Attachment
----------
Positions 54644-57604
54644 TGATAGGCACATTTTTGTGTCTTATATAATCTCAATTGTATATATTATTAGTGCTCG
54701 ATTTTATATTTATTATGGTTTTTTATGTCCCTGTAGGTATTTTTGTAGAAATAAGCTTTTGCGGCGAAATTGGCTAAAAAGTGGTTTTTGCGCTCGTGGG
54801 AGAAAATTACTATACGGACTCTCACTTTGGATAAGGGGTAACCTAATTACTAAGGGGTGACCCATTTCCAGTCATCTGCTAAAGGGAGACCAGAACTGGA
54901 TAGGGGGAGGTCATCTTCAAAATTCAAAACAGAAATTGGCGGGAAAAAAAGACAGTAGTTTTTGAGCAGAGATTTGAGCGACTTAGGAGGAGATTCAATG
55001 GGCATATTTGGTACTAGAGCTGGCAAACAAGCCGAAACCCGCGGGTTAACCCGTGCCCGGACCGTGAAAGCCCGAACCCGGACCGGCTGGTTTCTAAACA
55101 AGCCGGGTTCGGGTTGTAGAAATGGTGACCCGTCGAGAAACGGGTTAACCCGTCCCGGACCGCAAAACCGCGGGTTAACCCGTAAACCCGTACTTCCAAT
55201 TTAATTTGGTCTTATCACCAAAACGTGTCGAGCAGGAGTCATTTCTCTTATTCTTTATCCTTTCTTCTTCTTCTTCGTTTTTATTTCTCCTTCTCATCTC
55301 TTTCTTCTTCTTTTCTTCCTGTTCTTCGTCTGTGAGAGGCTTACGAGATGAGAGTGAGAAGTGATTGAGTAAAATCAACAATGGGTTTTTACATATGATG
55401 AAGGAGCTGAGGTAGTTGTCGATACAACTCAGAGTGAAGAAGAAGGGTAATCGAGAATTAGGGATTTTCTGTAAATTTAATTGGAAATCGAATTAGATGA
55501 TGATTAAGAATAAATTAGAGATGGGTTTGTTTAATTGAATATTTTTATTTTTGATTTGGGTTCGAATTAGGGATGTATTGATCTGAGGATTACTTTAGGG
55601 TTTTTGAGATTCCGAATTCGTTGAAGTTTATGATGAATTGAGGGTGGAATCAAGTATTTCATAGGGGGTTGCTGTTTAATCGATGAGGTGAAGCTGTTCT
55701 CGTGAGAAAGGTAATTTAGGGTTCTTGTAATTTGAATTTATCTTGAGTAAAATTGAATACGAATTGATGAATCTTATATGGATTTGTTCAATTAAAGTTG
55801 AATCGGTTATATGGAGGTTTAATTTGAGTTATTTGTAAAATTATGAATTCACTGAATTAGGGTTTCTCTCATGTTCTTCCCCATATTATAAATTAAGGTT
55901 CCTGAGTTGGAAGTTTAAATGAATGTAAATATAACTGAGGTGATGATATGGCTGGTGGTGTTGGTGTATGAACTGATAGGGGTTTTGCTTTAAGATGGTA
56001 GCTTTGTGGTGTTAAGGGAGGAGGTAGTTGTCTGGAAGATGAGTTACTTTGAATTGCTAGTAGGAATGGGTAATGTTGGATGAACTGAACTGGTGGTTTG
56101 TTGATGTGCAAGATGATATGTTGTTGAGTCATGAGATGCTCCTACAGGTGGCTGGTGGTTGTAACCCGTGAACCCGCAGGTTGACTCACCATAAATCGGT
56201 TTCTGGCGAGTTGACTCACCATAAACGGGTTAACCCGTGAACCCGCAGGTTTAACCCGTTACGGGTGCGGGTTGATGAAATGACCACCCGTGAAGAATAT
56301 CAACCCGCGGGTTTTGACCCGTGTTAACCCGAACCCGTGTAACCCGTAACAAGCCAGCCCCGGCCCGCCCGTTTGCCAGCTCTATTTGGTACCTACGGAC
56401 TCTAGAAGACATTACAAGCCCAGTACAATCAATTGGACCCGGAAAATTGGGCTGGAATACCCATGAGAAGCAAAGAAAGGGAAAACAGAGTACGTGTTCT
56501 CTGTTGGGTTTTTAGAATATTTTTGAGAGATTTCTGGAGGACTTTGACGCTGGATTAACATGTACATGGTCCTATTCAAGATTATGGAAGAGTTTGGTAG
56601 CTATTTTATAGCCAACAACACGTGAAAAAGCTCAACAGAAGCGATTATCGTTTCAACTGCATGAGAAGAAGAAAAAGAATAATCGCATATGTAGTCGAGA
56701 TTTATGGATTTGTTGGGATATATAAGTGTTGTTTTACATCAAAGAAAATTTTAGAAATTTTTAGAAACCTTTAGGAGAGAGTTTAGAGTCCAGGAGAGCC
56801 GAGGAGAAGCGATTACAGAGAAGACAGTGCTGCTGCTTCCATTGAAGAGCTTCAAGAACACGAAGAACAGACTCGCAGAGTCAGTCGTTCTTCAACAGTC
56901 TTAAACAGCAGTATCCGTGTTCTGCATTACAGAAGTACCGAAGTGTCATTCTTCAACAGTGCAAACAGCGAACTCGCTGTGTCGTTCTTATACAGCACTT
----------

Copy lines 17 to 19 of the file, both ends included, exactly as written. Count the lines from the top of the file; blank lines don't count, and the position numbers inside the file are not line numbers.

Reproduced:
56101 TTGATGTGCAAGATGATATGTTGTTGAGTCATGAGATGCTCCTACAGGTGGCTGGTGGTTGTAACCCGTGAACCCGCAGGTTGACTCACCATAAATCGGT
56201 TTCTGGCGAGTTGACTCACCATAAACGGGTTAACCCGTGAACCCGCAGGTTTAACCCGTTACGGGTGCGGGTTGATGAAATGACCACCCGTGAAGAATAT
56301 CAACCCGCGGGTTTTGACCCGTGTTAACCCGAACCCGTGTAACCCGTAACAAGCCAGCCCCGGCCCGCCCGTTTGCCAGCTCTATTTGGTACCTACGGAC